NCPA - National Center for Policy Analysis


December 4, 2003

Russia has a lot of oil, and this inescapable geological fact will determine many of the policy choices available to it, says Moises Naim, editor of Foreign Policy magazine.

  • Oil and gas now account for roughly 20 percent of Russia's economy, 55 percent of all its export earnings and 40 percent of its total tax revenues.
  • Russia is the world's second largest oil exporter after Saudi Arabia, and its subsoil contains about 30 percent of the world's gas reserves.
  • It already supplies 30 percent of Europe's gas needs. And Russia's oil and gas industry will only become more important.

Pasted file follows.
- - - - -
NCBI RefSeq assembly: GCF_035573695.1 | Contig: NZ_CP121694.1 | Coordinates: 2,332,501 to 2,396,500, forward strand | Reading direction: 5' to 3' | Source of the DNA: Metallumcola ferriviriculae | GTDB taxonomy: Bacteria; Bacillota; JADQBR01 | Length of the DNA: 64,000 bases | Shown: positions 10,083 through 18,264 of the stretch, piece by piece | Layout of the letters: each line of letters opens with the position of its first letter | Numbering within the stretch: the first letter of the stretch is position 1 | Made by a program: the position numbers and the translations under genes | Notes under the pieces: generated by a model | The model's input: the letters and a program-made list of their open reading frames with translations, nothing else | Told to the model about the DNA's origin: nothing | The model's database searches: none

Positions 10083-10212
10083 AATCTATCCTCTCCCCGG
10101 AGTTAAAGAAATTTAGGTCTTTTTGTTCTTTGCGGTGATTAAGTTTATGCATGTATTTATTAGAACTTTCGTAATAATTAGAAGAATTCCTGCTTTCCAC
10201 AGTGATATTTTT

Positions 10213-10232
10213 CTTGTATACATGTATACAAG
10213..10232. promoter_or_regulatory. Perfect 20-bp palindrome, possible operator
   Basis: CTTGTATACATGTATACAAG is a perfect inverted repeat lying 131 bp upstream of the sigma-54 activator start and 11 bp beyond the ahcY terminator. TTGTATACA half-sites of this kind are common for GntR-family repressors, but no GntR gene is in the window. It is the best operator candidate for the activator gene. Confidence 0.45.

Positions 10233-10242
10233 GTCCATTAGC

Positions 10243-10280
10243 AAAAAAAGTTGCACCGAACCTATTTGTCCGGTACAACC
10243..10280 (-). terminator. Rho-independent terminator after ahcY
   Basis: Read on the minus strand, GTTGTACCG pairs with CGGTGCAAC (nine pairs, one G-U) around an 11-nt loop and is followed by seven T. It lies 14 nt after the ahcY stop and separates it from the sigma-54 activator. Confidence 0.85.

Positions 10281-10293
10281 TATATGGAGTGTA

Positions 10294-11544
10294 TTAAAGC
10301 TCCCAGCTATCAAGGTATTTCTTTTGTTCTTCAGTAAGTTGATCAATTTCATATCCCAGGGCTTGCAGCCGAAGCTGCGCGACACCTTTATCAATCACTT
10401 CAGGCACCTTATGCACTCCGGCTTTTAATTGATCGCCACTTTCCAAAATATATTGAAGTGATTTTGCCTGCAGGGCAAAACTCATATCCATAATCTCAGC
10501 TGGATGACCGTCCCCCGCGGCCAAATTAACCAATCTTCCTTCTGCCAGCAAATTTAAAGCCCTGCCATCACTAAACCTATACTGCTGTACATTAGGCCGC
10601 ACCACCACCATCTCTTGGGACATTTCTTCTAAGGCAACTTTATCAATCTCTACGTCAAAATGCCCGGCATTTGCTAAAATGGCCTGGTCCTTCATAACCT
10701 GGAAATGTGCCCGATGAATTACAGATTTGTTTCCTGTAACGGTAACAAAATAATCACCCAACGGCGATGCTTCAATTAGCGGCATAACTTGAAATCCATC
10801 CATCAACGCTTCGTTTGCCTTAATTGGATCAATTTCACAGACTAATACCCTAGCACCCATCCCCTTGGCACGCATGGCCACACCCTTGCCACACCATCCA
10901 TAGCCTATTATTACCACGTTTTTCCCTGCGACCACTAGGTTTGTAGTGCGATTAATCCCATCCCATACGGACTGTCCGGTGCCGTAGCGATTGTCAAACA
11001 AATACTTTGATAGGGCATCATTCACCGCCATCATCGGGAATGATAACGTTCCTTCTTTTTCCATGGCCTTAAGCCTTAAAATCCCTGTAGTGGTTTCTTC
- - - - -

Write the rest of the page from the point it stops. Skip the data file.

• Petrostates are oil-rich countries plagued by weak institutions, a poorly functioning public sector, and a high concentration of power and wealth.
  • The gulf between a petrostate's rich natural resources and the chronic poverty of its citizens often leads to political unrest and frustration (Nigeria and Venezuela are good examples).
  • Petrostates commonly suffer from a narrow tax base; in Russia, for example, the 10 largest companies account for about half of total tax revenues.

In petrostates, bitter fights over the control and distribution of the nation's oil revenues become the gravitational center of political life. It is no accident that the current crisis in Russia hinges on control of the country's largest oil company and the political uses of its profits.

Source: Moises Naim, "If Geology Is Destiny, Then Russia Is in Trouble," New York Times, December 4, 2003.


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